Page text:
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Fridays are when people discover their dreams in life

JAPAN | Friday, 5 February 2016 | Views [252]

Class on Friday was for the reading and dialogue in Tobira. So, during the reading class, we went over new grammar points, took a vocabulary quiz, went over kanji, and read the first 10 sentences of the reading passage. All pretty formal, related to the homework, and helpful in moving the class along.

Then in the conversation class we just got into a four-person discussion about colleges. I’m not sure if this was Suzuki-sensei’s plan or not. There was a specific dialogue in Tobira I thought we were going to go over, but the general topic was “aizuchi and fillers,” or just those little things you throw into a conversation while the other person is talking to show you’re paying attention. “Ah. Really? Huh. Lies!” You know, nice, polite ways of showing you find the other person’s discussion is interesting.

If this had been Suzuki-sensei’s plan all along, then I probably would have looked like a pretty good student, since, I really did not want to go over the dialogue. So whenever possible, I tried to keep other people talking. Which meant showing that I was engaged and interested in what they were saying. Using the exact topic of the day. (Also by talking for a bit before throwing the talking stick to someone else and forcing them to catch it. “But that sounds like the sort of thing that might happen at a college like Yale. Does it?”)

My original plan was to go back to my room after class. Then I realized we had a 14:30 meeting, so I might as well hang out in the J-chat lounge for the hours between the two. (I think I’m still very much in the mentality of last semester, where you basically count on it taking thirty minutes to get between most places. So I would very rarely go from somewhere back to my apartment back to that first place in the same day.) It has two main advantages- when I drop my bag to the ground at the end of the day, I know I’m not going to have to get up and go back to classes, and there are sometimes interesting conversations going on.

Like Friday. Indu was recommending a bread that she was eating and, when someone asked what was in it, she responded “just butter.” Then she went into a miniature commercial for the bread (she is clearly not a marketing major, since she didn’t give the actual name of the product once) and Molly, who knew her from the semester prior, had asked commented on how Indu seemed to like the simple breads.

This was in contrast to drinks, where she had a history of blindly choosing really bad drinks. So her experience in Japan could best be summed up as “simple breads and bad drinks.” So when, somehow, the idea of her opening up a bakery came up, it was suggested that she call it “Simple Breads and Bad Drinks.” And of course, all of the drinks would need to be bread-based. Specifically, based on the breads that she sold in the store.

Everyone else in the room seemed to think that, name aside, the bread drinks were automatically going to taste bad. I gave a failed explanation of kvass, which is a bread drink, but then went on to the statement that you could probably make semi-decent beers if your heart was in it. And Indu’s heart was. She told us that if she wasn’t at the 14:30 meeting, we should tell Ozaki-san she was renting out a shop for her new bakery.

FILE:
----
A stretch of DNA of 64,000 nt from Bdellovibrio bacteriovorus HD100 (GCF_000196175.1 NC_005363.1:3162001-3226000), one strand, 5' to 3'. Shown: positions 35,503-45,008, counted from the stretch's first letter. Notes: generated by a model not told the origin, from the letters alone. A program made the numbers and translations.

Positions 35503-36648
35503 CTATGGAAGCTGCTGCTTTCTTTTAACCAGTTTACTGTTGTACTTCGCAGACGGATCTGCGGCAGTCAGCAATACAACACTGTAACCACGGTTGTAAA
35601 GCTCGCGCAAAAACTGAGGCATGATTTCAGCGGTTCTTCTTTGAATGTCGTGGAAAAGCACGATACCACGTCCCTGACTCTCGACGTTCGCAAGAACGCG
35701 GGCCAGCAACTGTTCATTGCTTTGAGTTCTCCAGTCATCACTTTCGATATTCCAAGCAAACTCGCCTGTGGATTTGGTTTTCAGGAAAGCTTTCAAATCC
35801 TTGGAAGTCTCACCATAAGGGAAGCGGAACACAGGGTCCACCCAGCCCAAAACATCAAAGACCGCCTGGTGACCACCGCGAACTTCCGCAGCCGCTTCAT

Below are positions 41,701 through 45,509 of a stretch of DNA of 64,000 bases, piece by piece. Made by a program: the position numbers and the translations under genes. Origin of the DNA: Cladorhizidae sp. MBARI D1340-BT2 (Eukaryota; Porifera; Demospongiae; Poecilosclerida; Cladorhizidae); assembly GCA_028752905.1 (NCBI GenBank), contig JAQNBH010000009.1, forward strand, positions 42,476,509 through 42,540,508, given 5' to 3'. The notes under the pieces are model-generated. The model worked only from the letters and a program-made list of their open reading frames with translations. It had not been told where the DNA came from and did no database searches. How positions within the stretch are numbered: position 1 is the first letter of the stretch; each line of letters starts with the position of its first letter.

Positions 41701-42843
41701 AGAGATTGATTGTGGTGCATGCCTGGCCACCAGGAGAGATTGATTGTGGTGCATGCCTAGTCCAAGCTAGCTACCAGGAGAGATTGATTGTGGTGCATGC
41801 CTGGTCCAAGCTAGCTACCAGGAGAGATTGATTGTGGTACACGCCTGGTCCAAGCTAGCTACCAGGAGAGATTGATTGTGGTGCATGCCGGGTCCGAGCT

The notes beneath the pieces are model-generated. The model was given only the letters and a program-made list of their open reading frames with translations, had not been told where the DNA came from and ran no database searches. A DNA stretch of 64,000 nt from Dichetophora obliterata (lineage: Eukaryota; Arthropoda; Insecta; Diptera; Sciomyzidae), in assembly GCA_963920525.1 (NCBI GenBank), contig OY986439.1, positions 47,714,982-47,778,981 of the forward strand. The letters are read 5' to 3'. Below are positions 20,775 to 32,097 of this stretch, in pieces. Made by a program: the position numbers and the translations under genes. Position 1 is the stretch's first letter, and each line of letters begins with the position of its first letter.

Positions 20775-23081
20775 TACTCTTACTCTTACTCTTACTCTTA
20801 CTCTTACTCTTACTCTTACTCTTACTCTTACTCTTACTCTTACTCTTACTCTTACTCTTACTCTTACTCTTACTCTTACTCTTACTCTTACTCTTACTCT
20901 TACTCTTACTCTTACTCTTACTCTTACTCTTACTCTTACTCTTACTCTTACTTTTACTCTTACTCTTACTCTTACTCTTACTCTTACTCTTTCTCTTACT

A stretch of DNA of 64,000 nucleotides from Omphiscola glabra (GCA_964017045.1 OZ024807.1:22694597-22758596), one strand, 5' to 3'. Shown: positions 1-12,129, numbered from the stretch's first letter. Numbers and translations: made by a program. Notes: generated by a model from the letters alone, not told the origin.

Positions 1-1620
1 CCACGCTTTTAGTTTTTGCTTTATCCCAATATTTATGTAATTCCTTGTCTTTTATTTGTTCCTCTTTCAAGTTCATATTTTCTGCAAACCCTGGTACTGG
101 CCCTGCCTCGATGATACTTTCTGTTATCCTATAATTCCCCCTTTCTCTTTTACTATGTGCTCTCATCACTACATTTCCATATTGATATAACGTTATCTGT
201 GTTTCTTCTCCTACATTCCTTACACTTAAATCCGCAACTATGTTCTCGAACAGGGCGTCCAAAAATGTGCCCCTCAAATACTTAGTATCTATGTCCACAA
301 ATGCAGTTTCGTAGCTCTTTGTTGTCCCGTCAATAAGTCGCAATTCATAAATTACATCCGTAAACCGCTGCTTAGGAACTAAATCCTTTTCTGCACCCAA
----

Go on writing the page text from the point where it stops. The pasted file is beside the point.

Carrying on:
She must have found a new location very quickly, or decided she wasn’t quite ready to drop out of school, because she was there at the 14:30 meeting. The Ariyama-sans came back to give a quick safety talk (including advice such as “don’t walk alone at night,” which seemed odd to me, since the residential areas we live feel extremely safe, even at night.) Then we got a quick introduction to the topic of the week (communication with roommates) and split into groups to share our stories and go more in depth. At the end, one volunteer with the best story would share it with the other groups.

The first person to speak in our group was John. “I vote for Indu’s story.”

“I don’t have a story.”

“I’m sure you do. And I’m sure it’s more interesting than anything I could come up with.”

In point of fact, Indu does have stories of wacky hijinx that come from poor communication with roommates, like the time she accidentally signed up a softball team. But those are so last semester. This semester, she doesn’t really have any communication issues. Other than how to get the word out about her Simple Breads and Bad Drinks bakery. And how to warn the Japanese students about the ghost in their apartment. Both of which were way more interesting than the stories other people had (“Umm… sometimes she talks a little fast and I don’t understand her?”) so we ended up discussing those. Ozaki-san got a little annoyed the second time she walked by and we were still talking about a ghost, but she did admit that she’d had Japanese students tell her “I want to be a CET Roommate… but don’t put me in Sophia. It’s haunted.” Which, combined with knocking sounds and perfectly geometric breaking of dishes, made for definitive proof.

Ozaki-san was less than impressed with this, and told us to focus on communication problems with roommates.

Me: “Communicating with a ghost is hard.”

Indu: “And it lives with me.”

Ozaki-san: “With living roommates.”

She moved on, and we decided that Erin was probably the ghost (have you ever seen the two of them in the same place at the same time? I don’t think so!) and thus it fit the criteria for us to continue talking about it. Ozaki-san was less than impressed by this, but Indu managed to come up with a real communication problem to discuss, which was enough. Ozaki-san got her example, John got Indu to be the one to give it, and Indu had her new bakery to plan. Everyone left happy.

Tags: bread, communication, drinks, ghosts, japanese

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